Jun Li (Springboard for the Arts) looking directly into the camera
Laura Zabel and Jun Li (Springboard for the Arts) talk about how to build the infrastructure that helps communities and neighborhoods tap into their natural Creative People Power. Their work is about building stronger communities, neighborhoods, and economies, and they believe that artists are an important leverage point in that work.
The 11th Street Bridge Park in Washington, D.C., will be an elevated park and cultural space that spans the Anacostia River. Image courtesy of OMA+OLIN
The 11th Street Park Bridge project in D.C. will do more than transform an old freeway bridge into a vibrant public space—it's also lifting up a neighborhood.
Marcus Briggs Cloud speaking into the camera. Trees and a pond in the background.
In Weogufka, AL the local Indigenous Maskoke community are reclaiming their ancestral homelands, re-introducing animals to the bioregion, growing vegetables to contribute to the health of the community and reawakening traditional arts practices, including language revitalization and women’s medicinal practices, in an effort to improve health outcomes for the community.
Featuring over 50 neighborhood residents, Dove Springs Swims (2018) began with a celebratory community paseo around the pool. Photo by Jonica Moore.
Faced with an infrastructure crisis, residents of Austin, Texas, could either let their aging public pool system continue to decline, or rally for more money to keep it afloat. Read how a local dance company worked with the community to broadcast the beauty and importance of its public swimming options—to the tune of millions in new funding.
Two men against an orange and blue background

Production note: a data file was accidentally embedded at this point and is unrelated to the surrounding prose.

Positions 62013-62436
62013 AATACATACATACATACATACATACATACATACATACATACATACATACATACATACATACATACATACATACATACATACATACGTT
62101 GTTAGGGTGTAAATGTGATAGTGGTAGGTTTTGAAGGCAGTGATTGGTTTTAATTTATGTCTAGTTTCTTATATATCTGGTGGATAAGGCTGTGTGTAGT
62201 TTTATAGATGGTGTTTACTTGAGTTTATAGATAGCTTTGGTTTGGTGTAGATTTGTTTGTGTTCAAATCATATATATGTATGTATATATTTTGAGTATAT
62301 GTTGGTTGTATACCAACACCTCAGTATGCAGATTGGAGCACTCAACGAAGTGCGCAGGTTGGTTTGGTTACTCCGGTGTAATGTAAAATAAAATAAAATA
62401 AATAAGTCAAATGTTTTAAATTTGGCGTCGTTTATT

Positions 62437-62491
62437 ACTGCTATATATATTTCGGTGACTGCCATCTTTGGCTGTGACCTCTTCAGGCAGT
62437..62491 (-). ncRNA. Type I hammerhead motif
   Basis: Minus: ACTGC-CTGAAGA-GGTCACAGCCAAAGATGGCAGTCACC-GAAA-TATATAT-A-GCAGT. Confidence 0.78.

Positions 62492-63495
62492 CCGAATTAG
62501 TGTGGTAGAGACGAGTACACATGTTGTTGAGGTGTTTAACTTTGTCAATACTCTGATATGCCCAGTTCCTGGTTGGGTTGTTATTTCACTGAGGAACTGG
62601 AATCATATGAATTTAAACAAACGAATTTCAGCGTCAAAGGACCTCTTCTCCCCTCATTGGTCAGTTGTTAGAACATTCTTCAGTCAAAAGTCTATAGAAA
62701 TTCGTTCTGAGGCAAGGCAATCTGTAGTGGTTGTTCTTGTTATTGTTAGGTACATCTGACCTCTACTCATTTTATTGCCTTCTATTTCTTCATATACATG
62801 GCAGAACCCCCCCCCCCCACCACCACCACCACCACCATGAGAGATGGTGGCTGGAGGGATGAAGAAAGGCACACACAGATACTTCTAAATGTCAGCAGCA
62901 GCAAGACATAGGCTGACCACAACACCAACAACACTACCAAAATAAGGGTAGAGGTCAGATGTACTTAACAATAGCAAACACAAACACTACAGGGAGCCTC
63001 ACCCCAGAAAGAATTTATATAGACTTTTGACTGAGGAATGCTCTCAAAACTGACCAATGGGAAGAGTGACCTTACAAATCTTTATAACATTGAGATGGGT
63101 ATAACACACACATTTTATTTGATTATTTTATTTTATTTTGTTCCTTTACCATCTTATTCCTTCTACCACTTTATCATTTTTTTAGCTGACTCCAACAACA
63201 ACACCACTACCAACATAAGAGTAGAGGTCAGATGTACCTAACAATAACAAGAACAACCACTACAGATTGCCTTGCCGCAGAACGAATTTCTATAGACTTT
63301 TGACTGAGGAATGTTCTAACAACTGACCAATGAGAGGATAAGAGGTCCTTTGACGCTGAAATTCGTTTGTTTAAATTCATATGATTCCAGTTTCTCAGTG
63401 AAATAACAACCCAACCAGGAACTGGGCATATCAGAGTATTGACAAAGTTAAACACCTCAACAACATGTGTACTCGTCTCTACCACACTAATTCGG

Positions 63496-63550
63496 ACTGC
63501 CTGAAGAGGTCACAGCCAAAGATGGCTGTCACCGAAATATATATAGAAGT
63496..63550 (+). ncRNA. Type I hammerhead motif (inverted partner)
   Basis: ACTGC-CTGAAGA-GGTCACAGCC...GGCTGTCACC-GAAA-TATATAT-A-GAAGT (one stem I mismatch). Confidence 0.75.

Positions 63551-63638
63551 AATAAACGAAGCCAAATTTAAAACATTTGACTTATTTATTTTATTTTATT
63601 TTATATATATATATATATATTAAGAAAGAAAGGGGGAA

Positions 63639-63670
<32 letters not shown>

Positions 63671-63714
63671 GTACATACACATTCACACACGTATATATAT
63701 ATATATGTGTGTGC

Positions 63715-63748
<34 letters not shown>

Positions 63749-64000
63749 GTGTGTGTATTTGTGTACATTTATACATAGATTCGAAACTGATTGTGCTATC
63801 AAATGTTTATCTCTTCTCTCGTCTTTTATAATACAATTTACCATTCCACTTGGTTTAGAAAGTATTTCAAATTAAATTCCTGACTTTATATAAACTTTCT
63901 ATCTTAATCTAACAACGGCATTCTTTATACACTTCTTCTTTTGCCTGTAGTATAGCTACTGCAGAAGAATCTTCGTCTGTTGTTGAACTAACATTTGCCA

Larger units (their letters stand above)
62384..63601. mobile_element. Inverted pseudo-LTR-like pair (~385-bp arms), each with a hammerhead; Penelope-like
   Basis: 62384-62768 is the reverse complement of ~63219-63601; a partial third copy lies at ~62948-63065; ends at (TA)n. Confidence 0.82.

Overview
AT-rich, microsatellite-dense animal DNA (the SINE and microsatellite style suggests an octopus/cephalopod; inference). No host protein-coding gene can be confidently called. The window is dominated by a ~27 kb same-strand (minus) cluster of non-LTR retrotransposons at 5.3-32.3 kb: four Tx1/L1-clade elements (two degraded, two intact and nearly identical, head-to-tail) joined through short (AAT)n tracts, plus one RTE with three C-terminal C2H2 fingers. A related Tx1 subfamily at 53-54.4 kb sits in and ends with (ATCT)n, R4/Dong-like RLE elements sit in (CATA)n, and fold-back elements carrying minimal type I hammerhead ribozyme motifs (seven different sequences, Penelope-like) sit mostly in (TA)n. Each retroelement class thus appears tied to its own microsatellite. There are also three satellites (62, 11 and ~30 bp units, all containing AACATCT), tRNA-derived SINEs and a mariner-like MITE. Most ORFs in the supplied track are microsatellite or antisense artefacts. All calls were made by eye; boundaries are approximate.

This week Chris Hope, Executive Director of the Loop Lab walks us through their non-profit social enterprise that provides workforce development in audio/video skills for 18-26-year-olds from underrepresented backgrounds in Cambridge. Loop Lab offers media workshop that specialize in digital storytelling through video and audio, with trainees and alumni.
Artists have powerful tools to bring people together, imagine new ideas, and ignite positive change. We're excited to share a new funding opportunity for artist-led projects that create community change. Crowdfund with ioby and DOUBLE your donations, up to $15,000!
Image of the Rolling Rez Arts in a field
Tosa Two Heart (Oglala Lakota) and Bryan Parker (White Mountain Apache, Muscogee Creek, Mississippi Choctaw) discuss First Peoples Fund’s Rolling Rez Arts bus which was developed to strategically support Native artists on the large and extremely rural Pine Ridge Reservation.
A community vision quilt created by students at Garfield Elementary School in collaboration with professional teaching artist Kate Gorman, funded by the Ohio Arts Council. Photo by Chelsea Dipman
NASAA is partnering with ArtPlace America on a new initiative, Strengthening the State Arts Agency Support System for Creative Placemaking. This initiative is designed to empower state arts agency community development staff in their varied roles as facilitators and bridge builders.
Renowned filmmaker Queen Muhammad Ali is running a remarkable project in her home island Tutuila, AS. She is addressing the obesity and diabetes epidemic with documentation, archiving and eLearning of Indigenous Samoan healing arts, natural herbal medicines, plant-based nutrition, and by creating a social wellness hub that will serve as an artistic resource for a healthier community.
An illustration of a man and a woman with a thought bubble in the middle
Taller de Permiso is an activist and community led arts space and campaign which seeks to decode, re-imagine and make easier the permitting processes in the area for small informal business owners. To improve their community’s economic outcomes, three artists in Brownsville, TX have launched a series of workshops and a supporting media campaign